Simon Wren-Lewis:

    When monetary policy is stuck at the Zero Lower Bound, it is crazy to balance the output gap with what is your main instrument for correcting that gap, which is fiscal policy. Getting the fiscal gap right is important in the longer term, but in the short term it is the means by which you get the output gap to zero. As the studies mentioned at the beginning of this post show, the current recession is the result of trying to correct the fiscal gap at completely the wrong time. The right policy is to get the output gap to zero, so interest rates can rise above the ZLB, and then you deal with the deficit. Readers of this blog and the blogs of others must be sick and tired of seeing us make this same point over and over again, but the logic has yet to get through to where it matters.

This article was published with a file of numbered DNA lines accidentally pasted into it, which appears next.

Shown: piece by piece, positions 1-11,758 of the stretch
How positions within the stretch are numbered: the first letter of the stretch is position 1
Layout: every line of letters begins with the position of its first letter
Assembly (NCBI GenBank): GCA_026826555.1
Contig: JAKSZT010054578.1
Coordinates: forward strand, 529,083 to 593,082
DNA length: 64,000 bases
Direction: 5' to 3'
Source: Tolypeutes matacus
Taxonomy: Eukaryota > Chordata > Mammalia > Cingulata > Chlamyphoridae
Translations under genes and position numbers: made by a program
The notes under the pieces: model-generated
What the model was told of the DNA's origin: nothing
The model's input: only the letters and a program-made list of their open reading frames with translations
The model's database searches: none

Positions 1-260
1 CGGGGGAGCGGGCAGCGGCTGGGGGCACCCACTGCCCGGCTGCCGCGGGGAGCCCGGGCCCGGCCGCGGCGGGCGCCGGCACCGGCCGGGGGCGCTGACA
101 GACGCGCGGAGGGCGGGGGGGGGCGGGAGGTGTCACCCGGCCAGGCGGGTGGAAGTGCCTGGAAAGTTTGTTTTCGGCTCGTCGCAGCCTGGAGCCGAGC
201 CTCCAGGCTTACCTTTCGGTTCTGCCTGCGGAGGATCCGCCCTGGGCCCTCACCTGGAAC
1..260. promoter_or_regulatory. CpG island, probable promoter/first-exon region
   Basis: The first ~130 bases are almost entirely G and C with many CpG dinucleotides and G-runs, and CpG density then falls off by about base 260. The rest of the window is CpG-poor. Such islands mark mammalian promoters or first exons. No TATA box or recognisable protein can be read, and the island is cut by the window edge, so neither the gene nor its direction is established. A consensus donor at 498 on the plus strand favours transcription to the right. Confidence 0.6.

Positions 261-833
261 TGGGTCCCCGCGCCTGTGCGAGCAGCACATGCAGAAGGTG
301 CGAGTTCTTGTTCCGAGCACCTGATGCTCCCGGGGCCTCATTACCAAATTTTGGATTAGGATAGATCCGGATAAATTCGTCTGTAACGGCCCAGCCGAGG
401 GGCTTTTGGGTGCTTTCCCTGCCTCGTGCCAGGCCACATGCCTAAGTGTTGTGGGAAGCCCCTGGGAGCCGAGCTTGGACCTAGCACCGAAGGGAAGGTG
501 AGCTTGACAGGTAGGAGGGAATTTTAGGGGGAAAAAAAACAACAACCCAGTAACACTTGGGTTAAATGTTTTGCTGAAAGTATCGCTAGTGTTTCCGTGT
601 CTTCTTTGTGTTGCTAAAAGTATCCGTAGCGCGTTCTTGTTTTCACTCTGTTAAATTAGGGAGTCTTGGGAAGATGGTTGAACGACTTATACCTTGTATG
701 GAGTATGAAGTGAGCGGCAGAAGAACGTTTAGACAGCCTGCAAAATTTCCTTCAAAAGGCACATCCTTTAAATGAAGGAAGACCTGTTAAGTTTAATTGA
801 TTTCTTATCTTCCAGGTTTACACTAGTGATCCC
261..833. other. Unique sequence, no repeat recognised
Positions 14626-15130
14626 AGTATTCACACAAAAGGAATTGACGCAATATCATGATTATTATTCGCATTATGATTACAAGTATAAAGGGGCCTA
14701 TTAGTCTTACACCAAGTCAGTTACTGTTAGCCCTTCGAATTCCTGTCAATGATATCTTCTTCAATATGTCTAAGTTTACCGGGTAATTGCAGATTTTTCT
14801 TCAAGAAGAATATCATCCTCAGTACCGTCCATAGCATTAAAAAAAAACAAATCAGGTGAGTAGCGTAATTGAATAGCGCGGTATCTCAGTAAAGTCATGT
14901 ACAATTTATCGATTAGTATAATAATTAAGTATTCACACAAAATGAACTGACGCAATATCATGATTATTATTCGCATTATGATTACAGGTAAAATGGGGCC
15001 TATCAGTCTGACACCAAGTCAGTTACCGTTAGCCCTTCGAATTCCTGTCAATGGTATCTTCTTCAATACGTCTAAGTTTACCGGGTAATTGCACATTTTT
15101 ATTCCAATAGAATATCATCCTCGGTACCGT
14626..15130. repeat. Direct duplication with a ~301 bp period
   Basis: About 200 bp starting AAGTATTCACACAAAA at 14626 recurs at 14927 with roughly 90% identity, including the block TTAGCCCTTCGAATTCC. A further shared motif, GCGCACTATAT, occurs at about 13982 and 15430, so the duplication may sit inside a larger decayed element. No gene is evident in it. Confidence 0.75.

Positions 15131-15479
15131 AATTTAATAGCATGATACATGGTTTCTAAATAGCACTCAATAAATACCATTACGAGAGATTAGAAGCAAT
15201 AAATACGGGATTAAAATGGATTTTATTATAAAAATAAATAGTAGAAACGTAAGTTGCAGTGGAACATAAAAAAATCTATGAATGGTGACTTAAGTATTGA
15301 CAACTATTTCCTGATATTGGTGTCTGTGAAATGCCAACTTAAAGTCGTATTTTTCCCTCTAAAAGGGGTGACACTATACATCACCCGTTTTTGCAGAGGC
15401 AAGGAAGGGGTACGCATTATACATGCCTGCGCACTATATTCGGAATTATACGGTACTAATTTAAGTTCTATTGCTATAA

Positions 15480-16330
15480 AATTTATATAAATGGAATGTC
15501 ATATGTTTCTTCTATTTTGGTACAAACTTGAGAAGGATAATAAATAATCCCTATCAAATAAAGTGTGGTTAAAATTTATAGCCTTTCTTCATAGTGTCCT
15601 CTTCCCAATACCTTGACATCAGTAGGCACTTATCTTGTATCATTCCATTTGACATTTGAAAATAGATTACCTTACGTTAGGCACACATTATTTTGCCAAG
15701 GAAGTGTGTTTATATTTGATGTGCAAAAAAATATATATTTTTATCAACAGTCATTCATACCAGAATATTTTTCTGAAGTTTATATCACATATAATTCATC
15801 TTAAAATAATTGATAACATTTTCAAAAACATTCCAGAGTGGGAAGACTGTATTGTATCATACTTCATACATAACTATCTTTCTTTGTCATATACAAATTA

We want you to hammer and hammer and hammer on it until the Austerian ideology is crushed forever.

    Add your comment.

  17.    Does The Fed Have a Currency Problem? – Tim Duy's Fed Watch

    Why is core-inflation drifting lower? Federal Reserve Chair Janet Yellen offered this in her testimony last week:

    But core PCE inflation has also slowed since last summer, in part reflecting declines in the prices of many imported items and perhaps also some pass-through of lower energy costs into core consumer prices.

    While oil prices have stabilized, the dollar continues to gain ground, hitting an 11-year high today:

    If the dollar continues its upward gains – as might be expected given divergent monetary policy across the globe – further downward pressure on core-inflation is likely.

    That's exactly right. Where we differ with Tim is in that we see the Fed being more dovish.

    Add your comment.

  18.    Greece's Next Move – The New Yorker

    James Surowiecki:

    …the Grexit, was off the table, because Syriza had campaigned on staying in the eurozone, and polls show that this is what most Greeks want. But they may soon need to reconsider.